What an amazing year it has been for grapes in 2021. The perfect terroir to start harvest a bit sooner than anticipated! Last week, we were able to do the blessing of the grapes ceremony here at Clos LaChance as the first of the grapes were plucked from their vines to make their journey from vine to wine!
During the ceremony, our winemaker, Jason Robideaux, gave a speech about how the climate has been for the past year, his 15th year harvesting the grapes from the Estate vineyards at Clos LaChance! Here's a little bit of what Jason had to say:
"A little bit about the year, the growing temperatures, everything has been absolutely perfect. Surprisingly we've only had one day over 100 degrees. Melinda thinks we have a little over 500 tons out there. I'm a little skeptical, but fingers crossed! It's actually really encouraging. The perfect weather, really high yields, everything's lining up. As long as we have our normal idea of summer, it stays warm through September/October, no rain—knock on wood—everything should be good. We're excited about this year!"
Melinda, who Jason mentioned, who was also in attendance at the ceremony, is our new Estate Vineyard Manager for Clos LaChance. She has been an amazing addition to the team here at Clos, and we couldn't be happier to have her!
After saying a few words, Jason did the ceremonial sabering of a bottle of Amber's Cuvee and poured the juice atop the grapes.
Everyone toasted to the success of the harvest, and then got back to work!
There is never a moment to rest during harvest time. We most certainly have our work cut out for us. But we'll be back later to share more about the process after the grapes have been harvested and are ready to be transformed into the delicate, nuanced flavors of a Clos LaChance Estate wine. Cheers!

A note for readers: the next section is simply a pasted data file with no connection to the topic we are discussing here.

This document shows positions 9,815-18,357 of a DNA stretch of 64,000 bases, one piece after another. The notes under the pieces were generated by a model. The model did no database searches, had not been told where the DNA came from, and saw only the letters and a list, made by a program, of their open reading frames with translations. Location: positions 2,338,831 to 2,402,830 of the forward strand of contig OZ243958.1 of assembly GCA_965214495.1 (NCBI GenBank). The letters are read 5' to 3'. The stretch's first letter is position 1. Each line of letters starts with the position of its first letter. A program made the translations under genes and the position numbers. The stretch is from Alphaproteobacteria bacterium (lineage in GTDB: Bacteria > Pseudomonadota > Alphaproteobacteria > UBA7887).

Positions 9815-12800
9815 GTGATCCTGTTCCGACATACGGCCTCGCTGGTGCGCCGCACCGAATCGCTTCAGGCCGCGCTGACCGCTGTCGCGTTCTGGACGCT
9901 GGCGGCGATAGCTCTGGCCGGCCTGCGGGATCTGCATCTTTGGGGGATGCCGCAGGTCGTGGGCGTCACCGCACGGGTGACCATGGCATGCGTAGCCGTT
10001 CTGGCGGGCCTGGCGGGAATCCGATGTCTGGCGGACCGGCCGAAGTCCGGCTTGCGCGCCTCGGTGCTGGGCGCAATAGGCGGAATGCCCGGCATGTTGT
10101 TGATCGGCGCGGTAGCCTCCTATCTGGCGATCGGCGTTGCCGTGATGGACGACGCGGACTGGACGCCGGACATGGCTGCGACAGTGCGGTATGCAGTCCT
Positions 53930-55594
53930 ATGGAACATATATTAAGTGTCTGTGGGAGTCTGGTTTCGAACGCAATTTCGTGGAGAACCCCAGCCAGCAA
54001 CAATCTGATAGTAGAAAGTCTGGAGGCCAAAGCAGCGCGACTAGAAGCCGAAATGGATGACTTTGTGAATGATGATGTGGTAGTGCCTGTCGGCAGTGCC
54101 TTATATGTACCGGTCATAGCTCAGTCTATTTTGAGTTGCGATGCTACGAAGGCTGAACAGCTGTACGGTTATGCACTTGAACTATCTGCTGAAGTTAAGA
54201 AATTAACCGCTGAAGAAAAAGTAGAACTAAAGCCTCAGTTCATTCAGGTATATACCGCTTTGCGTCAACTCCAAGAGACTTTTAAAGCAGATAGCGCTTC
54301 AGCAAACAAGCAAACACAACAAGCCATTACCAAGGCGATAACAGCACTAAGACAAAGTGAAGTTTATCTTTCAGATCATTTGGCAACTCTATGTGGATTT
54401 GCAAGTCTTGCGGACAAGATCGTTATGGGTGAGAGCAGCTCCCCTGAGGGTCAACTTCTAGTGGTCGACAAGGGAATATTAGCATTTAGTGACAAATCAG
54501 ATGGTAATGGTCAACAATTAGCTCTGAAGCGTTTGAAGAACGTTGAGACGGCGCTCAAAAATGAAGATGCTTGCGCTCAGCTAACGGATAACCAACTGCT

As summer comes to its final weeks and autumn waits just around the corner, we would like to share a delightful pairing of fresh, garden-picked veggies alongside a chilled bottle of our Colibri Rosé.
The artichokes had been at full height and yet to bloom in the garden—which of course you do not want if you’re planning to eat them—the perfect time to harvest. We cut back their stems to about an inch above the base of the artichoke. We clipped the sharp edges of each leaf and then placed a pot of water on the stove. While the artichokes boiled away happily softening in the pot, back into the garden we went to get a plethora of greens for a nice summer salad.
The romaine was happily plucked, thoroughly washed, and spun dry before being chopped up and added to our bowls. The lovely thing about growing greens in your garden is that they just keep replenishing! Which will mean many of salads in the days to come.
Salads can be made in a number of ways, with a number of ingredients, but the toppings we always like to keep on hand include nut and dried fruit mixes, tortilla strips/croutons, beets, apple, cucumbers, canned black beans, canned corn, and avocado.